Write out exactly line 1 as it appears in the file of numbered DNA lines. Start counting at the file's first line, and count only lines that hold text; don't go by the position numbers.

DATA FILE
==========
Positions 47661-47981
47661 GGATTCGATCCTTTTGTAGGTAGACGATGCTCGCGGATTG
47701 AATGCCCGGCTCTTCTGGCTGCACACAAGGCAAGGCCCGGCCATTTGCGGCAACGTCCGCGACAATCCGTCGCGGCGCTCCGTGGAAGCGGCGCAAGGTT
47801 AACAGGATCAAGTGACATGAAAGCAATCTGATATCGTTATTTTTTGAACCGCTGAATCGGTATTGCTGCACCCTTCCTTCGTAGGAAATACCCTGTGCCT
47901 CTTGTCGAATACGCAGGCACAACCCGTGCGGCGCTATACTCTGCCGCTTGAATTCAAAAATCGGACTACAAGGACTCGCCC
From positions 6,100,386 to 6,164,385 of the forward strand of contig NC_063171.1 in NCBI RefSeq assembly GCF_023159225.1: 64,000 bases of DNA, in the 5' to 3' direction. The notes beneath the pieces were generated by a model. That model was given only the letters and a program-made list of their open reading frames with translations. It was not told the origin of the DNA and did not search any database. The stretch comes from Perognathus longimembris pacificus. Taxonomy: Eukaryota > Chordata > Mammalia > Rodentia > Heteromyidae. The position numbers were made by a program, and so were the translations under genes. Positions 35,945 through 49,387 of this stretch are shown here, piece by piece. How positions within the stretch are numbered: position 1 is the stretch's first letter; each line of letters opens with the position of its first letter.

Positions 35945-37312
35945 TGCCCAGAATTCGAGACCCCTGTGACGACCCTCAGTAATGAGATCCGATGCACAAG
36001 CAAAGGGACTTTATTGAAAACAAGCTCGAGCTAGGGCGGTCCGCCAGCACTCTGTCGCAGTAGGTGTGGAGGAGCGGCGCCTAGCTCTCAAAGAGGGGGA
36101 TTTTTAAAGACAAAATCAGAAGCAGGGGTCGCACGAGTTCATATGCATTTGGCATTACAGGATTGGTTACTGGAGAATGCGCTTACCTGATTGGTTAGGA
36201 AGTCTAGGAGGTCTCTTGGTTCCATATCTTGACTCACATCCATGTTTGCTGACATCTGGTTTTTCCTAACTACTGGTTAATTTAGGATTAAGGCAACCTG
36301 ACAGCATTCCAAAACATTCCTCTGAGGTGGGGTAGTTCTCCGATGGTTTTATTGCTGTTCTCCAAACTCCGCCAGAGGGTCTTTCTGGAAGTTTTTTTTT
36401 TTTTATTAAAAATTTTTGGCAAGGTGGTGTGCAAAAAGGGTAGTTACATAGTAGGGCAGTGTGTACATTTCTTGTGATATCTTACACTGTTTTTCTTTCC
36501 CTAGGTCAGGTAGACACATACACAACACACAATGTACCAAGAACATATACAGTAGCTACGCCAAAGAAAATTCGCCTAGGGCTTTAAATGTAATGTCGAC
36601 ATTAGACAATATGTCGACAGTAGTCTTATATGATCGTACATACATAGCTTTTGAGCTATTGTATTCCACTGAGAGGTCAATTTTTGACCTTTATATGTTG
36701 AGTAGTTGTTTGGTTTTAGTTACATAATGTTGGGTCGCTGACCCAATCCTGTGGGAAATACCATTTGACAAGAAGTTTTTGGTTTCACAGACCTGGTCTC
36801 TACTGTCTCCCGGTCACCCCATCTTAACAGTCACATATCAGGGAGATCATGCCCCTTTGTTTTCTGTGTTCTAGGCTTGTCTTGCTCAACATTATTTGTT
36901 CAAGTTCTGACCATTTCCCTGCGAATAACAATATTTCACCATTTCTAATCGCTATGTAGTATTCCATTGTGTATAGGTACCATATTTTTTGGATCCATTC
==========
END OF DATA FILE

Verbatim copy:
Positions 47661-47981